“When you understand your students, and you learn about their backgrounds, it changes the whole way you look at them.” – Ng Li Yen, 2015 Fellow
I think one of the greatest challenges ever is to know how much to push a student.
We know that not all students are cut out for studies. I realised over time that I can’t make everybody be what I want them to be in life.
My role as a teacher and a Fellow is to provide them with opportunities they might not otherwise get.
For some students, studying just isn’t their thing – but sometimes with a little push, a little prompting, a little more focus from the teacher, they may realise that they like something they think they don’t like right now.
The challenge is, we don’t know when to stop.
Change takes time. When we don’t know when it will come, we may give up before it happens. Then sometimes we might push and push, but change never happens.
One of the main challenges as an educator is to know when it is time to push a student harder, and when it is time to stop. There isn’t one answer for all students.
I’ve learned that when you humanise the people you teach, it’s very different. I studied in a very competitive school where it’s all about making sure you score and teachers were always focused on getting the subject matter across, the theories, how to answer questions – but the soul isn’t taken into account.
At my school, you can’t just focus on putting across knowledge. Their literacy is so low, they aren’t interested in studying. If you keep pushing them, it’s a bit harder because they’re a bit slower. The only way for them to catch up is to give them a reason to learn.
I’ve talked to visitors from European countries where English is not their first language. They would say ‘Oh I only picked up English after college, and I learned it within a year.’ And I thought, wow that’s very interesting. Maybe I shouldn’t push my students to study, study, study – but make them think about why they want to study a subject.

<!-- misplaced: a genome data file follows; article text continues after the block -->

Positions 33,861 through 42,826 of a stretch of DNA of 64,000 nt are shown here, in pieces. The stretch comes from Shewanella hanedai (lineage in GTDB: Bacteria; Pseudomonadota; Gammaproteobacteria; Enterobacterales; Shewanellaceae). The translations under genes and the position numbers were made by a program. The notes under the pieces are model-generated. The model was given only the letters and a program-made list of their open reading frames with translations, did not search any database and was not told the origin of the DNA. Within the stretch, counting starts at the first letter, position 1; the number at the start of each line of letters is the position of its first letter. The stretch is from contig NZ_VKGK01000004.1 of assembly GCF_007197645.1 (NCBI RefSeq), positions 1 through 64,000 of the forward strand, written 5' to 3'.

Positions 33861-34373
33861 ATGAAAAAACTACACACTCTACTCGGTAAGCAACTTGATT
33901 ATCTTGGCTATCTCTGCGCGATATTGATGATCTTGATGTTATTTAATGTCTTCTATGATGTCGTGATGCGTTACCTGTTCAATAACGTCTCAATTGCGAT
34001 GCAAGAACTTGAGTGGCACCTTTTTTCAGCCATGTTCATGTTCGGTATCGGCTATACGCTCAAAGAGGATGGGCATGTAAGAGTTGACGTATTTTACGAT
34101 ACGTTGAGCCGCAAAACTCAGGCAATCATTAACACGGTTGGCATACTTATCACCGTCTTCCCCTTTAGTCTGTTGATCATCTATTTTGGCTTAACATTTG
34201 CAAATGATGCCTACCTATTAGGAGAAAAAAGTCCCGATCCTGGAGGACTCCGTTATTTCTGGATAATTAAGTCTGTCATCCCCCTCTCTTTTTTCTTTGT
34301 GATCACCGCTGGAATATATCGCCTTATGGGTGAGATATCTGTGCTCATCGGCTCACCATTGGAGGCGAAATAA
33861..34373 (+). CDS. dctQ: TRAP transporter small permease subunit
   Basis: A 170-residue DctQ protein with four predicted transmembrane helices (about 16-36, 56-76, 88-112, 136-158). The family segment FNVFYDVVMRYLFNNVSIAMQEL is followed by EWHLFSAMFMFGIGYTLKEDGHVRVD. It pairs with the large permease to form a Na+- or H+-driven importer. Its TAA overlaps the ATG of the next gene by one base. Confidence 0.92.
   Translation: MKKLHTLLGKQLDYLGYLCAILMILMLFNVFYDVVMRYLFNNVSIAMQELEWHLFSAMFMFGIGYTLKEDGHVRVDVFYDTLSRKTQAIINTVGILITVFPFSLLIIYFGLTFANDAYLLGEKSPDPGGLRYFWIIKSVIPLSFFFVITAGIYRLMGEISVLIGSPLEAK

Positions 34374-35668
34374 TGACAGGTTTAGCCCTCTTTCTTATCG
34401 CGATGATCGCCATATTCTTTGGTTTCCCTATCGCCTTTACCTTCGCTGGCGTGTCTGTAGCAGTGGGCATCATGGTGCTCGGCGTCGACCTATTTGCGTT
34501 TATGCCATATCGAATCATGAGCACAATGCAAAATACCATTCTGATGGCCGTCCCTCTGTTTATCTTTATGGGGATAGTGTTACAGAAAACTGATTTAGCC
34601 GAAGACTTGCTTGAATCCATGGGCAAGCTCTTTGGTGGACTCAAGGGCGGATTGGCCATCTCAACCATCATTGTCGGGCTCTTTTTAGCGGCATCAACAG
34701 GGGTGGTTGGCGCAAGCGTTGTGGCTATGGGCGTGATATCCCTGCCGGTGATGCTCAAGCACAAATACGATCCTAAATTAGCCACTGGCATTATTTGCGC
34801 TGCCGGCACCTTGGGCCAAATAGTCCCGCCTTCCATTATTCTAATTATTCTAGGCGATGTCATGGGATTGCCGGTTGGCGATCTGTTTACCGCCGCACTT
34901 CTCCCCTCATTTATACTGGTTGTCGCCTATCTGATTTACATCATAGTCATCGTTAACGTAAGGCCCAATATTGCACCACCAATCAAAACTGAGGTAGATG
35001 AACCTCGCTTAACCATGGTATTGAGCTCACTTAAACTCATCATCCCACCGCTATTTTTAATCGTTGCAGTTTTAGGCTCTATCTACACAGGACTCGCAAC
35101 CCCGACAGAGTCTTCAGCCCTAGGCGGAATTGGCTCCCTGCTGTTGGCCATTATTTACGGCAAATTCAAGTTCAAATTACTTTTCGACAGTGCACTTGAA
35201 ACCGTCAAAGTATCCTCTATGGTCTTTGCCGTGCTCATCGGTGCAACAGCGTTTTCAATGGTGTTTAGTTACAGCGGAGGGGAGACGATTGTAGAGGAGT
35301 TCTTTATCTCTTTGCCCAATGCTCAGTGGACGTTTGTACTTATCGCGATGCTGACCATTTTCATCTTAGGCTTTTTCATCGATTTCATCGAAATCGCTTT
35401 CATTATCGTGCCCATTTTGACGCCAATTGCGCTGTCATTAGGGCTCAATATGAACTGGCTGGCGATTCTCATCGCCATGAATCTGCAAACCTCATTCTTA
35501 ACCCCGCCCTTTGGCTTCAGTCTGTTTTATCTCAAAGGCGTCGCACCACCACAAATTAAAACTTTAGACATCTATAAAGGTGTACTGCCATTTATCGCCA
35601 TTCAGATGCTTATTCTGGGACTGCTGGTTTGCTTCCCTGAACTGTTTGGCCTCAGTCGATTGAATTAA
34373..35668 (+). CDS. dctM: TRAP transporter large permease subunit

And that can only happen if you know your students. Each student is different, and we need to take time to get to know them.
It’s hard to be invested in everyone, but when you understand them and you learn about their backgrounds, it changes the whole way you look at them.
Take for example, the students who shout at you.
If you start talking with them, getting to know them, you realise maybe they weren’t brought up with parents in their homes. Maybe they were never treated respectfully by other people. Maybe shouting is just the way they communicate. When you realise that, you don’t get quite as angry. I’m not saying that it’s right to shout, but with understanding, we can learn to relate to them in a more positive way.
Not all students will study. Not all students will want to go where we want them to go in life. Some are happy just earning a few ringgit, but maybe they’re happy because they’re doing something they enjoy.
At Teach For Malaysia, we’ve been talking a lot about student vision – knowing where you are now, where you want to be, and who can help you get there. I think a lot of students know where they want to be. They have dreams. They may say they want to be a doctor but have failed all their exams. We need to ask them, “Hey where are you now?” and then “How are you going to get there?”
I think teaching the subject matter is just passing knowledge. As an educator you are happiest when you actually see your students learning because they want to, not just producing the work.
Ng Li Yen graduated with a Bachelor of Science in Mechanical Engineering from Carnegie Mellon University. She joined the Fellowship in 2015, and is a second-year teacher in a high-need school in Kerian, Perak. Li Yen teaches Science and English, as well as Physical Education!
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